Access Institute | Healing our LGBT Seniors: Access Institute and Openhouse Launch New Partnership
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02 Aug Healing our LGBT Seniors: Access Institute and Openhouse Launch New Partnership

Access Institute is proud to announce the expansion of its elder program through a partnership with Openhouse: Housing, Community & Services for Lesbian, Gay, Bisexual and Transgender (LGBT) Seniors. Our therapists, Katie Flach and Ross Callahan (pictured left) are now working on-site at Openhouse to help senior members of San Francisco’s LGBT community cope with challenges such as loss, isolation, trauma, depression, and dementia.

The treatment provided to clients at Openhouse by Access Institute differs from traditional intervention services in that it has been designed to address the specific mental health and psychosocial needs of LGBT seniors. Our therapists practice culturally-integrated psychotherapy that recognizes the barriers that have traditionally limited access to mental health and social support services to members of this community. Central to our therapeutic approach is an openness to exploring how homo- and transphobia have impacted LGBT individuals, both in terms of their unique subjectivities and in their ability to access basic services and find support in the community.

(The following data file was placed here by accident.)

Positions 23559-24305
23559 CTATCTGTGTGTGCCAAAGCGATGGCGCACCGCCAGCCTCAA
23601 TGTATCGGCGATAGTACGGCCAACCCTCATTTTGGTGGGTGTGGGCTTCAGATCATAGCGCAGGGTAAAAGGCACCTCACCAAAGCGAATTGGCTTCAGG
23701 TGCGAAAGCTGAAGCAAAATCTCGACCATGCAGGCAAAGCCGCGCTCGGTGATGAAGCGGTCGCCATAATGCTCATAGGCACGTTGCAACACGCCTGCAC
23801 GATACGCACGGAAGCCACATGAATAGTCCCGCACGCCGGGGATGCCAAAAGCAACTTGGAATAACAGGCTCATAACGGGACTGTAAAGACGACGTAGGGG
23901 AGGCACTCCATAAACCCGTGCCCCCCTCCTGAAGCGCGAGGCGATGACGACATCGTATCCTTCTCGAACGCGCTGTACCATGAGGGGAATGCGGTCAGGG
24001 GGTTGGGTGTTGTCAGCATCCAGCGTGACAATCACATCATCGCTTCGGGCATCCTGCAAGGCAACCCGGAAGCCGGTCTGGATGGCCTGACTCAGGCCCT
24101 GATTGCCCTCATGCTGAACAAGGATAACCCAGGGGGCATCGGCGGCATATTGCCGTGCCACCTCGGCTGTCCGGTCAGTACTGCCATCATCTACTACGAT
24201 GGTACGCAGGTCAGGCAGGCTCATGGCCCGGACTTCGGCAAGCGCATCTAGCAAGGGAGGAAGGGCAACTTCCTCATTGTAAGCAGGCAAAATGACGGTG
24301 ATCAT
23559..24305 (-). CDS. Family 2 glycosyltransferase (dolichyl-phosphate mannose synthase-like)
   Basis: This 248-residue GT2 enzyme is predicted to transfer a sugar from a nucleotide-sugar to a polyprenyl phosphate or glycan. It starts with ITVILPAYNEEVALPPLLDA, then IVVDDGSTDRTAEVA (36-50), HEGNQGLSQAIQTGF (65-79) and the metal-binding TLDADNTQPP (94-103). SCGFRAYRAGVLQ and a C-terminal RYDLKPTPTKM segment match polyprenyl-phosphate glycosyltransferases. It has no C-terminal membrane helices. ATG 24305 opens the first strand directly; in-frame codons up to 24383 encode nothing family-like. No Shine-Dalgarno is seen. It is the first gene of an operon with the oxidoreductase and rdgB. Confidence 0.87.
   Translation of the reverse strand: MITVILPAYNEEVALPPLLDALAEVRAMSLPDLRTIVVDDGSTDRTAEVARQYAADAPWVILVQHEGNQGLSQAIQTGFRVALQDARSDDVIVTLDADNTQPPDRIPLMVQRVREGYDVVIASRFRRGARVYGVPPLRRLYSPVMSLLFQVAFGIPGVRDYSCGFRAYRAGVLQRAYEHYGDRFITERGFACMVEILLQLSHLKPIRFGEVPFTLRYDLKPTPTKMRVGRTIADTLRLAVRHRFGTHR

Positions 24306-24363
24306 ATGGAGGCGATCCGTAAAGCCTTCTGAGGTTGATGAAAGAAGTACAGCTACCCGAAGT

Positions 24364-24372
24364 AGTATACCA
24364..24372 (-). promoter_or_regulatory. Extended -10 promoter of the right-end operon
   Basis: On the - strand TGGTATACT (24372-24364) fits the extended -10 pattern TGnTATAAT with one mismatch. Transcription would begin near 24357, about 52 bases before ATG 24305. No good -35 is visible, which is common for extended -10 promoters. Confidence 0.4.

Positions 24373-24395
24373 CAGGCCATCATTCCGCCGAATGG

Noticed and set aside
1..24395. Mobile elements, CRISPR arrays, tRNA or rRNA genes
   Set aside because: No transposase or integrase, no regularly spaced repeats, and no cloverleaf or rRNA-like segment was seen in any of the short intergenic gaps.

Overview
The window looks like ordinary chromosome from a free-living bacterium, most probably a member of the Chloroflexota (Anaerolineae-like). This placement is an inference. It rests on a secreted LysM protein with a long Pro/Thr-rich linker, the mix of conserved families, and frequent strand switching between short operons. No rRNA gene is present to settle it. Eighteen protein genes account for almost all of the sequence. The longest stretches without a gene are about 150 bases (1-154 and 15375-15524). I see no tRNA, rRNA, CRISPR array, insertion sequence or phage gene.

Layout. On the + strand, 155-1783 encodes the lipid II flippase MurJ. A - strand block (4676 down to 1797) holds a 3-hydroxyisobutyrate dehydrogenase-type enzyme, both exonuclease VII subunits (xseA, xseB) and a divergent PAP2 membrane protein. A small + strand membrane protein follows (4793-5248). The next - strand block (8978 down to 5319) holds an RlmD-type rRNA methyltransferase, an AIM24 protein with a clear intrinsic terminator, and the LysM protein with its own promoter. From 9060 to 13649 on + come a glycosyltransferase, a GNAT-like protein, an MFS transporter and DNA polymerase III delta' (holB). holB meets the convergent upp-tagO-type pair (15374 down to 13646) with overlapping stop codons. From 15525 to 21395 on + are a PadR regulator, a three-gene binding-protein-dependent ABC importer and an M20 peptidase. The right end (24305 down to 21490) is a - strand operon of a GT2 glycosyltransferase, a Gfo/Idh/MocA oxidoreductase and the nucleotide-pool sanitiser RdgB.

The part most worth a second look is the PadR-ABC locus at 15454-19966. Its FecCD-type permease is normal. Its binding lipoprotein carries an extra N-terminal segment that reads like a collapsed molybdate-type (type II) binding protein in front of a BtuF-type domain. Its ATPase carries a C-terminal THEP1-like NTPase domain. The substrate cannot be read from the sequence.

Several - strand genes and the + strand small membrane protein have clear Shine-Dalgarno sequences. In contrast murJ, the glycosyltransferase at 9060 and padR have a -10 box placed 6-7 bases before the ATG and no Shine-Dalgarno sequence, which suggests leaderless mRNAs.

Access Institute understands that LGBT seniors may be reticent to engage in traditional forms of mental health treatment, as many of them may have endured treatments earlier in their lives that were explicitly designed to change their sexual orientation. Our therapists recognize this history of bias within the mental health system and work to address the resulting psychological pain and negative impacts on self-esteem. “A lot of these individuals have well-worn relationship patterns that constrict their emotional and social lives and prevent them from connecting with others,” said Callahan. “If I can help them to open up to new relational experiences, it might help them shift those patterns.” While Callahan currently facilitates group therapy, he also is looking forward to working with clients individually. “My hope is that therapy will help them begin to feel seen and heard, so they’ll feel less isolated and more connected,” he said.
In addition to providing individual and group therapy to the Openhouse residents, Access Institute therapists will also conduct periodic trainings and ongoing support in critical mental health topics such as trauma informed care, grief, and dementia.
While the community partnership with Openhouse started less than one month ago, the connections that residents have formed through their participation in Access Institute services already has begun. “My favorite part is when the clients in group therapy are engaged and supportive of each other,” said Flach. “The magic is there. It’s so amazing to see it.”
All of the services provided by Access Institute at Openhouse are free of charge to the seniors, supported by funding from a Reducing Disparities Project Grant through the state of California and private donations.
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